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Cutting edge: Antioxidative properties of myeloid dendritic cells: protection of T cells and NK cells from oxygen radical-induced inactivation and apoptosis

Artikel i vetenskaplig tidskrift
Författare Fredrik Bergh Thorén
Åsa Betten
Ana Romero
Kristoffer Hellstrand
Publicerad i J Immunol
Volym 179
Nummer/häfte 1
Sidor 21-5
ISSN 0022-1767 (Print)
Publiceringsår 2007
Publicerad vid Institutionen för biomedicin, avdelningen för infektionssjukdomar
Sidor 21-5
Språk en
Ämnesord Antioxidants/ metabolism, Apoptosis/ immunology, Catalase/antagonists & inhibitors/metabolism, Cell Communication/immunology, Cells, Cultured, Dendritic Cells/enzymology/ metabolism, Free Radicals/metabolism, Humans, Killer Cells, Natural/cytology/immunology/ metabolism, Lymphocyte Activation/ immunology, Myeloid Cells/ metabolism, Oxidative Stress/immunology, Oxygen/ metabolism, T-Lymphocytes/cytology/immunology/ metabolism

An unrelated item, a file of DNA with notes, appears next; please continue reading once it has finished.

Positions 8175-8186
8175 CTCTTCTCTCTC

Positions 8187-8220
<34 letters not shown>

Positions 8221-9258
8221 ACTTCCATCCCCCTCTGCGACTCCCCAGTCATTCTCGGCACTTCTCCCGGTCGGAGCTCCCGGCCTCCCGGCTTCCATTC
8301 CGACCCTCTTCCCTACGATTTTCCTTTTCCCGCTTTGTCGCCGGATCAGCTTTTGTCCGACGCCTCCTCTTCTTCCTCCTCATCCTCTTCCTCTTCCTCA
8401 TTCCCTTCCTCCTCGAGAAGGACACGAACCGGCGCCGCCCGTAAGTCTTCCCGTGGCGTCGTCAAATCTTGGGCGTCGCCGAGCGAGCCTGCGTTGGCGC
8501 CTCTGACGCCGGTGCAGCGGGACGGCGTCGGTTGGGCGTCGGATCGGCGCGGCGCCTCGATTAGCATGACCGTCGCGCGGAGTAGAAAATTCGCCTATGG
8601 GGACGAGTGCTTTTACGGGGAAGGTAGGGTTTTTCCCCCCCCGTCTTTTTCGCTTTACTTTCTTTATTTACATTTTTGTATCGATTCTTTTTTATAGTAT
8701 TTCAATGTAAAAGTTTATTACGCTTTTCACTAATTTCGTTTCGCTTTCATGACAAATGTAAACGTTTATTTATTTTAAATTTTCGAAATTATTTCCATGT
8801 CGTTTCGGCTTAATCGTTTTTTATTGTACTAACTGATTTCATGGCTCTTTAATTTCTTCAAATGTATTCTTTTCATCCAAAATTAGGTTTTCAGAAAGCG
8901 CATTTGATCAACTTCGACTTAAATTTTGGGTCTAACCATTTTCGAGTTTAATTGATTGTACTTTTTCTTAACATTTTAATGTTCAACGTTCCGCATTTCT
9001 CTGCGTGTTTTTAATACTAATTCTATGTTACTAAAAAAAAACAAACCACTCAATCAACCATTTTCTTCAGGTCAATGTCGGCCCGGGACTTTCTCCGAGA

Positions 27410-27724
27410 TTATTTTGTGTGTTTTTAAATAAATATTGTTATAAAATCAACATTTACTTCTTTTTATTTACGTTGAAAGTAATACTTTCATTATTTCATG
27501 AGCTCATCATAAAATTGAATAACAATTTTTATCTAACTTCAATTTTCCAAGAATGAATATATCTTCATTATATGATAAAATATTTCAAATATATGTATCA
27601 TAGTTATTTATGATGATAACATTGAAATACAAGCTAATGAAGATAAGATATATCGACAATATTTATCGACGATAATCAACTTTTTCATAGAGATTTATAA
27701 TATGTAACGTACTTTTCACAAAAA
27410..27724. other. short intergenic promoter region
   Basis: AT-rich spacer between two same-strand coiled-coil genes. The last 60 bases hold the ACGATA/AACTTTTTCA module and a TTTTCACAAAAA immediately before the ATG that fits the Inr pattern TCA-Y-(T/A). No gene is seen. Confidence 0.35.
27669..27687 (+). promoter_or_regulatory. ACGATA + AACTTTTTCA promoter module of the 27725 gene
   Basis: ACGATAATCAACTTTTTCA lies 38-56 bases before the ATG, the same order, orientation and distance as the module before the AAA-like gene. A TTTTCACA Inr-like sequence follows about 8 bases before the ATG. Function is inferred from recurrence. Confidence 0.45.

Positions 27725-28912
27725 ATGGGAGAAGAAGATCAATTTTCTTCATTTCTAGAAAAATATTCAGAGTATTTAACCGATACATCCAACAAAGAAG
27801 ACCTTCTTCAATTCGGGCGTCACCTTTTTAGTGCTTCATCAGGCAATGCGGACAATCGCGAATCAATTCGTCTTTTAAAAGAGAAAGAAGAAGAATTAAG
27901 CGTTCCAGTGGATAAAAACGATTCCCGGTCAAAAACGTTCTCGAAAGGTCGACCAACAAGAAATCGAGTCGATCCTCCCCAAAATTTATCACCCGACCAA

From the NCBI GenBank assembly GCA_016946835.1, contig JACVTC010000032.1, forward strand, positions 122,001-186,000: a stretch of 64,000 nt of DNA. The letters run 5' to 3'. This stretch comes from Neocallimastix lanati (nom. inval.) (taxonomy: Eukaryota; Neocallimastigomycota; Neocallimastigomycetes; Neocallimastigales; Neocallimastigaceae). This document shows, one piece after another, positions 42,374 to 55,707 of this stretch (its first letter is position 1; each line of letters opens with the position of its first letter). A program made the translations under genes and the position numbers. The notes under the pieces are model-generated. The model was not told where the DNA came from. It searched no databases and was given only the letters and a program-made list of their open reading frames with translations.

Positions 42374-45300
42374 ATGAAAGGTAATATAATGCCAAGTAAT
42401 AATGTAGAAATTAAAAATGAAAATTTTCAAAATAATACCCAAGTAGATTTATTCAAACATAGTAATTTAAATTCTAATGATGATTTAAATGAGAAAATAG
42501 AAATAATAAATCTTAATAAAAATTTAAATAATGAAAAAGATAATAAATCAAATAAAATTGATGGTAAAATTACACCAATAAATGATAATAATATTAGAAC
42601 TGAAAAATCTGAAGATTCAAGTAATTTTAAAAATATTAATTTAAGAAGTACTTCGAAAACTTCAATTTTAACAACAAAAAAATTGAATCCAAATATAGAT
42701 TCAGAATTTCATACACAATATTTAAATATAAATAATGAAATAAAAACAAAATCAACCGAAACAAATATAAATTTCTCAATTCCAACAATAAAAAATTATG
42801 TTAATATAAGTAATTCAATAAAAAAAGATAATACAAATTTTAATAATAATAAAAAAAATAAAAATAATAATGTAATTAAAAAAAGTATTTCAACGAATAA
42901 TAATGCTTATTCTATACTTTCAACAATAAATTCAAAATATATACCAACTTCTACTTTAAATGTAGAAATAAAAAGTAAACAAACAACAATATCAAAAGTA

Ämneskategorier Medicin och Hälsovetenskap

Sammanfattning

Dendritic cells (DCs) communicate with nonadaptive and adaptive lymphocytes on multiple levels. Efficient DC-lymphocyte interactions require that lymphocytes remain viable and functional also under conditions of oxidative stress, such as in microbial infection or in the malignant microenvironment. For this study, we exposed human T and NK cells to oxidants delivered either by autologous phagocytes or in the form of exogenous hydrogen peroxide. In accordance with earlier studies, these lymphocytes became dysfunctional and subsequently apoptotic. The presence of myeloid DCs efficiently rescued T cells (CD4+ and CD8+) and NK cells from oxidant-induced inactivation and apoptosis. The mechanism of the myeloid DC-mediated lymphocyte protection was, at least in part, explained by the capacity of the myeloid DCs to neutralize extracellular oxygen radicals, which, in turn, was reversible upon coincubation with a catalase inhibitor. Our results are suggestive of a novel aspect of DC-lymphocyte interaction that may have implications for lymphocyte function in inflamed tissue.

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